Cars, guns and sport: small parties drive Australian Senate to distraction

CANBERRA Mon Sep 9, 2013 3:34am EDT

Australian billionaire Clive Palmer speaks at a news conference to announce his plan to build Titanic II, a modern replica of the doomed ocean liner, at the Ritz in central London March 2, 2013. Reuters/Olivia Harris

Australian billionaire Clive Palmer speaks at a news conference to announce his plan to build Titanic II, a modern replica of the doomed ocean liner, at the Ritz in central London March 2, 2013. Reuters/Olivia Harris

CANBERRA (Reuters) - It's got guns for everyone and souped-up cars, as well as mechanical dinosaurs and a Titanic replica - welcome to the new dawn of Australian politics.

Almost 15 million voters in sports-mad Australia chose conservative fitness fanatic Tony Abbott as their new leader on Saturday, at the same time heralding in a rag-tag group of "micro parties" set to play a role in the upper house Senate.

At the forefront of the new breed is the Palmer United Party, which is likely to secure at least one Senate seat, set up by the colorful coal mining multi-millionaire Clive Palmer.

Palmer's list of achievements includes plans to build a replica of the Titanic and putting mechanical dinosaurs on a luxury golf resort.

"Who knows where they stand on anything? For most of them, there is no policy platform. It is going to be really interesting times," Greens leader Christine Milne told reporters on Monday.

Abbott won a decisive majority in the lower house over the centre-left Labor government on Saturday but Milne said he would likely need support from six of an expected eight unaligned senators in the upper house.

Markets welcomed a return to majority government after six years of Labor rule, with Australian shares rising 0.4 percent on Monday as investors put their faith in Abbott to deliver promised political and policymaking stability.

ROO POO

One of the likely Senate newcomers whose support Abbott might need is Ricky Muir, leader of the Australian Motoring Enthusiast Party. Muir has featured in a social media video clip taking part in a friendly backyard fight with friends using kangaroo droppings.

His party's website proclaims support for motorists, the right to customize cars and to drive in national parks. Other than that, Muir's party sees no need for other policies.

It was a similar refrain from the previously unknown Sports Party in Western Australia state, which is also likely to win a Senate seat.

"The Australian Sports Party is all about healthy living through sport. We want to make sure everyone has the best opportunity to play sport," likely new Senator Wayne Dropulich told Australian television.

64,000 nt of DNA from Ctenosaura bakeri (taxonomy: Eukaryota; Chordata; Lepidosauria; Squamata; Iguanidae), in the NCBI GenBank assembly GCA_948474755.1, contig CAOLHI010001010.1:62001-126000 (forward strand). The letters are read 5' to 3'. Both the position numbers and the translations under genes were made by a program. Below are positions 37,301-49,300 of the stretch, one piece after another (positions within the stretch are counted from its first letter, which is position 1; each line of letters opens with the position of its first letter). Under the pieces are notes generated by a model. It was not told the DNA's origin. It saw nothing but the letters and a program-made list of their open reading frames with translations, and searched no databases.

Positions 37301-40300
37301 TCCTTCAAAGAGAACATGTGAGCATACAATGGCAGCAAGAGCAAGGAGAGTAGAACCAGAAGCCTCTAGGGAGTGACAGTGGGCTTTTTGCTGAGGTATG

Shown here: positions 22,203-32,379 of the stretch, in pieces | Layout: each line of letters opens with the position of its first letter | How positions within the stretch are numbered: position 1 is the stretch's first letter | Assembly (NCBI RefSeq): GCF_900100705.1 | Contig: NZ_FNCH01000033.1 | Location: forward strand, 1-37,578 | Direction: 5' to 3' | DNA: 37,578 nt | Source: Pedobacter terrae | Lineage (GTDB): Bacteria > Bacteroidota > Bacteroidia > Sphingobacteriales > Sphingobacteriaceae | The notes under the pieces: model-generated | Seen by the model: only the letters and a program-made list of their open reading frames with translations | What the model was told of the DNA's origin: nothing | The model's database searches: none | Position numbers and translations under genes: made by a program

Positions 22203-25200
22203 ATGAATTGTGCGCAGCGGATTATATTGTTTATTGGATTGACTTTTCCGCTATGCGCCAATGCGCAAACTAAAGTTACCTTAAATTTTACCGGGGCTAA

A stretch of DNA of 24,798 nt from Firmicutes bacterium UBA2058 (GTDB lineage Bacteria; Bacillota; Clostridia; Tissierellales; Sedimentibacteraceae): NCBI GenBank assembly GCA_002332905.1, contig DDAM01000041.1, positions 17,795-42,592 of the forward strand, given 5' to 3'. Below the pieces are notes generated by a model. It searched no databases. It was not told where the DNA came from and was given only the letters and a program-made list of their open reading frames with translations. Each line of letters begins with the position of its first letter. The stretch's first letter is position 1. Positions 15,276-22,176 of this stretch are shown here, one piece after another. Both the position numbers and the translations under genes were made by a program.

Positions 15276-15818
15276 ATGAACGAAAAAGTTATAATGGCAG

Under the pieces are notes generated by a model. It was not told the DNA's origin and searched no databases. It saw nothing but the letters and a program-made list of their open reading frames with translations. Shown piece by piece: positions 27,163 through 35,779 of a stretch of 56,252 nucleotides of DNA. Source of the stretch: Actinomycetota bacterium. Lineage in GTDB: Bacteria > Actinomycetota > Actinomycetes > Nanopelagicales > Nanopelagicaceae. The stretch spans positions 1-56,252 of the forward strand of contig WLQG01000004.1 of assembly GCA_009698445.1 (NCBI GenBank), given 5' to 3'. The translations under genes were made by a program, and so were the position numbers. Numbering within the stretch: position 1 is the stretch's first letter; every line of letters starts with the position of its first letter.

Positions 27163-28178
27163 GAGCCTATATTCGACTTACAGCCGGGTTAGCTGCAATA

In New South Wales, Liberal Democrat David Leyonhjelm is also on track to win a seat despite doing little public campaigning. Gun ownership is heavily regulated in Australia but he wants to free up gun laws so everyone can carry a weapon.

Leyonhjelm's party, similarly named to Abbott's Liberal-National Party coalition, was the first name on a beach towel-length Senate ballot form.

The unusual Senate results are partly due to king maker Glenn Druery, who set up an alliance of micro parties and helped them work out how to capitalize on the voting system for the Senate, where six candidates are elected from each state.

Under the complicated preferential voting system, the candidates with the lowest votes are eliminated and their votes are re-distributed according to preference deals worked out among the parties.

Druery, for example, helped the Sports Party and Motoring Enthusiast Party understand that they could win a seat if they kept directing preferences away from the major parties, ensuring a slow build-up of votes funneled to them.

He said he helped the micro candidates avoid deals that would favor the major parties.

"I show them how to do effective preference deals. If people follow the guidelines, it can't fail," Druery told Reuters.

Abbott's conservatives expect many of the micro parties to be more sympathetic to their center-right agenda than the current Senate, where Labor and the Greens have a majority.

But that is a moot point for now. Senate election results could take two weeks to finalize and Labor and the Greens will retain their majority until the new senators take their seats from July 1, 2014.

(Editing by Paul Tait)

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